These are teachings and practices within churches of Christ that have a long history of discussion. I will not take the time to deal with each one in the list in this short blog, though they are important and deserve attention (and I have done some of that in the ebook). Rather, I am more concerned about what lies underneath, that is, the assumptions that shape this way of reading the Bible.

But, first, there are at least two problems with the list itself. Notice (1) what is missing from this list. When Randall seeks to identify the “true church of Christ,” there is nothing about the ministry and mission of the church but only the form and procedures of the church. The list says nothing about what the church does outside the building, how it ministers to the poor, or what the mission of the church is. That is not to say that Shank does not have opinions about these points—I would assume he does and sometimes they come out in marginal ways in the book, but his book defines the nature of what it means to talk about the church in an evangelistic tract. His purpose is polemical—to convince denominationalists that their denominations are wrong. Consequently, it is not ultimately about the fullness of the church of God and its mission in the world, but rather about specific items that, in effect, defend the teaching and practice of the “churches of Christ” (the ones with that name on their signs) in contrast to the denominations.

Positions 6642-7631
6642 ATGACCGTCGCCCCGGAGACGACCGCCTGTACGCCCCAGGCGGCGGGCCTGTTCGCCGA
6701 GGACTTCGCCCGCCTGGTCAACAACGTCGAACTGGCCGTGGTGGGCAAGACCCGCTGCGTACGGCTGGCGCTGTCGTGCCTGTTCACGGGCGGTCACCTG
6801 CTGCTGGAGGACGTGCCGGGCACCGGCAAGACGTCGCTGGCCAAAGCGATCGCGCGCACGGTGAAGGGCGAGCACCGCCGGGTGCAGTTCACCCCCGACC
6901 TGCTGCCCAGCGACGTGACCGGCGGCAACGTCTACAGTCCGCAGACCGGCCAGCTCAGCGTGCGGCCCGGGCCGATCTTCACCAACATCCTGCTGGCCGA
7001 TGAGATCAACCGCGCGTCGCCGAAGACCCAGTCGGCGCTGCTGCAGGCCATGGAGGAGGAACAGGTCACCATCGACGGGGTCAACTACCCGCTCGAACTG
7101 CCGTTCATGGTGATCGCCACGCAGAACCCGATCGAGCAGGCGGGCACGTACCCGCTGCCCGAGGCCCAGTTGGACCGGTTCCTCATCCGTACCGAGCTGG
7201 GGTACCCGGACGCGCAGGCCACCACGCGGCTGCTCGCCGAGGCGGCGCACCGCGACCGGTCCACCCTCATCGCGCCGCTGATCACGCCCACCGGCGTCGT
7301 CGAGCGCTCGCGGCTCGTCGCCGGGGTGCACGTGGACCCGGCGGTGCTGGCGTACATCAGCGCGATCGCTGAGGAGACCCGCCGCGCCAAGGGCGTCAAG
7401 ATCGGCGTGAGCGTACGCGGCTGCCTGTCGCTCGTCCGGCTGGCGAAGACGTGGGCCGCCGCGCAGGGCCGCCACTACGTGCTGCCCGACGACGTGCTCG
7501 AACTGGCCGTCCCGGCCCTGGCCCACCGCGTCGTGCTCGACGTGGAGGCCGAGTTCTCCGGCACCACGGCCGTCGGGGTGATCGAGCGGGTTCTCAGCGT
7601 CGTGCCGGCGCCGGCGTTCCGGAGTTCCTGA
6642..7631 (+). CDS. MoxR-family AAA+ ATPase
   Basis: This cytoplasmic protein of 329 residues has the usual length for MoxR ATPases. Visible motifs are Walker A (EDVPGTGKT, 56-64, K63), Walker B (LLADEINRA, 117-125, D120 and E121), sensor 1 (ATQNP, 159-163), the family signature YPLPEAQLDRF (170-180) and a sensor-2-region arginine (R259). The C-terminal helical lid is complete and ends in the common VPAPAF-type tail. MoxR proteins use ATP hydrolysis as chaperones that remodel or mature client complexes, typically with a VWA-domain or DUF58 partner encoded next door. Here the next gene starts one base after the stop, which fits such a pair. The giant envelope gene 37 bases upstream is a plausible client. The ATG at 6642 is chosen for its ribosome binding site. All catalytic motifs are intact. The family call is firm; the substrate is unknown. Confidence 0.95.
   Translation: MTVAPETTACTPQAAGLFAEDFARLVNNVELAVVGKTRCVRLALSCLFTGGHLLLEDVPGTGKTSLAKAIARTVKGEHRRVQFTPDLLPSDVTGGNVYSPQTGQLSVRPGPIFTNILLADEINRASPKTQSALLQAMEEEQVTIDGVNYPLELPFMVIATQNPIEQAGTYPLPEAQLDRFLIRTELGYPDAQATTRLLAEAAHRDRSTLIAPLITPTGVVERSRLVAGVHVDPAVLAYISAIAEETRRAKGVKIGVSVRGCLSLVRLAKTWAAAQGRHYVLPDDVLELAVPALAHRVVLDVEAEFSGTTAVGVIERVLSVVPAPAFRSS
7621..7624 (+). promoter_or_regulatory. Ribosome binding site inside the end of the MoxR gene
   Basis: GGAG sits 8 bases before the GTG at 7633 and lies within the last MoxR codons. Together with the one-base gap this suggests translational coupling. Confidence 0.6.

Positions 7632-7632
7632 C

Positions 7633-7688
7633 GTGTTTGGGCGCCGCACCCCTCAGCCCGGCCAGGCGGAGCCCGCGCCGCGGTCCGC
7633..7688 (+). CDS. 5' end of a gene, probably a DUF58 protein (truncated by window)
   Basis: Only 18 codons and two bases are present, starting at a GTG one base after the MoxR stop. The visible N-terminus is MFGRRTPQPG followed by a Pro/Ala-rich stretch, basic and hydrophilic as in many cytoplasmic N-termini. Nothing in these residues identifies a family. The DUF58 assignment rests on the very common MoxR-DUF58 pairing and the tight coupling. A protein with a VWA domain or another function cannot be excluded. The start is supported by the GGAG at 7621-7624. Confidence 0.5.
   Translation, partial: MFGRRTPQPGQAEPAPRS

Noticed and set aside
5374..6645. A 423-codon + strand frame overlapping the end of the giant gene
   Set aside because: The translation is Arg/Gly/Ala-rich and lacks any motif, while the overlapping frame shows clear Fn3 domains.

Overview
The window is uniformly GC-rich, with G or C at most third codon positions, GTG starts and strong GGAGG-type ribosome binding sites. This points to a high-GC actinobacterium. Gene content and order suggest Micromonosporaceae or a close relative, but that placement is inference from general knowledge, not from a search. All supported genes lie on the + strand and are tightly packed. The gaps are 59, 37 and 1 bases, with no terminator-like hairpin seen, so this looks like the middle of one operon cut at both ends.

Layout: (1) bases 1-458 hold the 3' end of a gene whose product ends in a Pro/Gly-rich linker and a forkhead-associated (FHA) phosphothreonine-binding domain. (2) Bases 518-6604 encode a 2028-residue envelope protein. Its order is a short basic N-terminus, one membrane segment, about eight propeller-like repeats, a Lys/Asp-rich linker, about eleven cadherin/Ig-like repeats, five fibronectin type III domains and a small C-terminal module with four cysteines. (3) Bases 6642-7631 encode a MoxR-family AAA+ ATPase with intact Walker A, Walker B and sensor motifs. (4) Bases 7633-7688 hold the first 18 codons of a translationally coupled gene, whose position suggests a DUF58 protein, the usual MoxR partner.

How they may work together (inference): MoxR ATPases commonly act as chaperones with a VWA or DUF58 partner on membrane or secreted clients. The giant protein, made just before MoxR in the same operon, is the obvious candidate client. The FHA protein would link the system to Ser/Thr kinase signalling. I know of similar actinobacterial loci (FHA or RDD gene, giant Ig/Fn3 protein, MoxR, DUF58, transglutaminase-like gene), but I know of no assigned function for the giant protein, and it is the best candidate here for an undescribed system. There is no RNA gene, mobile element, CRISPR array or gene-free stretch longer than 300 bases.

(2) I also have a problem with the function of this list. Is every one of these necessary in order to have a faithful church? Must one be a member of a group of Jesus-followers who practice Christianity in precise conformity to this list in order to be “faithful to the church”?